Stranded German circus faces uncertain future due to coronavirus restrictions

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Stranded German circus faces uncertain future due to coronavirus restrictions
Circus boss Josef Traenkler training his horses at his circus tent in Muelheim. Photo:AFP

On a normal Thursday afternoon, Josef Traenkler would be pulling on his clown costume, sharpening his knives or grooming his horses for a performance.


Instead, the German entertainer is holed up inside a tent painting circus wagons with his brother.

Restrictions to slow the spread of the coronavirus in Germany have brought business to a grinding halt for Circus Altano, a family firm with 16 performers.

"We are not allowed to perform any more," the 44-year-old said. "So we're doing things now that we wouldn't have had time to do otherwise."

The big top -- along with its 20 horses, llamas, goats and dogs -- has been stuck since early March in a field in Muelheim an der Ruehr near Essen airport.

The team of knife throwers, fire jugglers and acrobats would usually move on at least every 10 days. Today, they were supposed to be somewhere in Saarland.


Traenkler is concerned that if the situation goes on much longer, there won't be enough money to keep feeding the animals.

"We don't have any gigs, and if there are no gigs we have costs that just can't be covered," he said.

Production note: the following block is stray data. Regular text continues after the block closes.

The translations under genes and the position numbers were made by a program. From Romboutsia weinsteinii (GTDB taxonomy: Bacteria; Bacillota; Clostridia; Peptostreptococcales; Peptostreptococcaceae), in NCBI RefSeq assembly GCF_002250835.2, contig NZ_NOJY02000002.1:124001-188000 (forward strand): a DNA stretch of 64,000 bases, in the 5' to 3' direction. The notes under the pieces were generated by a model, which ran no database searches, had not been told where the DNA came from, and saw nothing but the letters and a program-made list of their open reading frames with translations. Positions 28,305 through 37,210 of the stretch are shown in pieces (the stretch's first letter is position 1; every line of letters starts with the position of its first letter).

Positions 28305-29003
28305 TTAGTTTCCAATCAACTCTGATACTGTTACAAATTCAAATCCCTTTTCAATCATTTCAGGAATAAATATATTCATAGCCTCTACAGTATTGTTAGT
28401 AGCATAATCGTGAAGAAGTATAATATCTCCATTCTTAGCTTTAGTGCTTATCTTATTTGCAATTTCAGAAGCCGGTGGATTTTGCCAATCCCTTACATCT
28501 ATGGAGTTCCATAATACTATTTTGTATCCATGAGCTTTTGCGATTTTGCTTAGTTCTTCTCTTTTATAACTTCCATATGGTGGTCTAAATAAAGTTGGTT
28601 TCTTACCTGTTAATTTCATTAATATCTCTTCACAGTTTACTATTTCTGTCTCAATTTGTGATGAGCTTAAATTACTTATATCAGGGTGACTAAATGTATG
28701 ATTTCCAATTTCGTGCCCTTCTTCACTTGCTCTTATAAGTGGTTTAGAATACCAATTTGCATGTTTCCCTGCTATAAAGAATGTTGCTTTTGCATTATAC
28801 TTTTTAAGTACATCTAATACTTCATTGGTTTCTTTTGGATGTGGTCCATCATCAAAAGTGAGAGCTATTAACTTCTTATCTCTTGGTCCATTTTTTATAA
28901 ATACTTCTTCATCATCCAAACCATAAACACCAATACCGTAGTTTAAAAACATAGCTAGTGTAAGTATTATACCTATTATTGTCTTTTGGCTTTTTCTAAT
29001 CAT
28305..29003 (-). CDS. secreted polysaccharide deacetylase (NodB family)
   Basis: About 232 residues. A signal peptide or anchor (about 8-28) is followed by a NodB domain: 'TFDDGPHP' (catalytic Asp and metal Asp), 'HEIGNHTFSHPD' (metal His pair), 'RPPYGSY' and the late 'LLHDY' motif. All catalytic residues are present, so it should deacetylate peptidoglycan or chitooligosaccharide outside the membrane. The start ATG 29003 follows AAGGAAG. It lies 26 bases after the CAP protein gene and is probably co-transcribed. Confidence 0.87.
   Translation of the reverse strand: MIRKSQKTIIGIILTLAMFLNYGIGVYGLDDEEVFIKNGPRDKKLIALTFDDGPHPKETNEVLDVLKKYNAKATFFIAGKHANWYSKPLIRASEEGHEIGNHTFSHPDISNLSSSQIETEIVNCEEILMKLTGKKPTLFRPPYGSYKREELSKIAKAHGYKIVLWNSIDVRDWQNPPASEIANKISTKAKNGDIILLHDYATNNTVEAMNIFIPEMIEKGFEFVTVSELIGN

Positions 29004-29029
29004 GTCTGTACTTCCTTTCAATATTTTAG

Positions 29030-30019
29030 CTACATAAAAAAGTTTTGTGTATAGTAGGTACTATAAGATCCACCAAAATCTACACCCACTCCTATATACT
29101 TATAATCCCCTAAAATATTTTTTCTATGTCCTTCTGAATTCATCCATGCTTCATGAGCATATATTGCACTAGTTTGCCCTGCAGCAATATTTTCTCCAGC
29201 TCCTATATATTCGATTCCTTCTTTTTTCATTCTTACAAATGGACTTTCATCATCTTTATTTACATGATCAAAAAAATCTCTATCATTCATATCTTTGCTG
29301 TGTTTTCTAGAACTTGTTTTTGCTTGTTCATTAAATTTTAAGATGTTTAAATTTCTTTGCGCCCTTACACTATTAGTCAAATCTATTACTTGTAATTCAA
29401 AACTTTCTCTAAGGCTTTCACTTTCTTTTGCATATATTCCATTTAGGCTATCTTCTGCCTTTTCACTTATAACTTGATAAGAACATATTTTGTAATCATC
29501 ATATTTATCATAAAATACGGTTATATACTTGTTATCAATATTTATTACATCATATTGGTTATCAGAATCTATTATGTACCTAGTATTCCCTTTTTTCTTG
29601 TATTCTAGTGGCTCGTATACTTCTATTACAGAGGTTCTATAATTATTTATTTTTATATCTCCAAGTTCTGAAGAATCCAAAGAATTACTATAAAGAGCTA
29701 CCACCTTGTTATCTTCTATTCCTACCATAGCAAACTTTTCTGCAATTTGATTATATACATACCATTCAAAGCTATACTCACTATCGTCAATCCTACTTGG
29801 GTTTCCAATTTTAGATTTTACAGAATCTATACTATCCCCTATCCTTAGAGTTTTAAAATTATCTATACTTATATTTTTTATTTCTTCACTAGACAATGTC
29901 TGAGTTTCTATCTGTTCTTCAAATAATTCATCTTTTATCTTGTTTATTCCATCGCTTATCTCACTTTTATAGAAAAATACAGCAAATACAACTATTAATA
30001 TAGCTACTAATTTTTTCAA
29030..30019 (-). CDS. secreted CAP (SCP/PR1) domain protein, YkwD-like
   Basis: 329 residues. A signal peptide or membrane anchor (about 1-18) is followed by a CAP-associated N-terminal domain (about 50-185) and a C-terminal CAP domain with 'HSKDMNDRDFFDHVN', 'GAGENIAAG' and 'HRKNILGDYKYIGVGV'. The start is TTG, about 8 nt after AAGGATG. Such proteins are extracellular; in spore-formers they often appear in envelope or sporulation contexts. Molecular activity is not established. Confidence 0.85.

"We have been getting food from local farmers and so on, and we always make sure we have enough, but if this goes on for a long time it will be more difficult."

As well as catching up on repair work and maintenance, the Circus Altano team are still practising for one to three hours a day.

The animals also need to be trained at least once every three days -- so they don't forget the routines, according to Traenkler.

A performer with the Circus Altano outside the big top. Photo:AFP

But he's not sure how long they can carry on without any clear plan for the future.

"If you're a hairdresser or a shop, the restrictions are lifted and you can just open again. But we have to plan weeks in advance."

And if social distancing continues to be mandatory in Germany, Traenkler fears the worst.

"We usually perform to audiences of around 50. If half of those people are missing, because they are afraid to come or not allowed to come because of the danger of infection, that would be an economic disaster for us. We could not exist on that."


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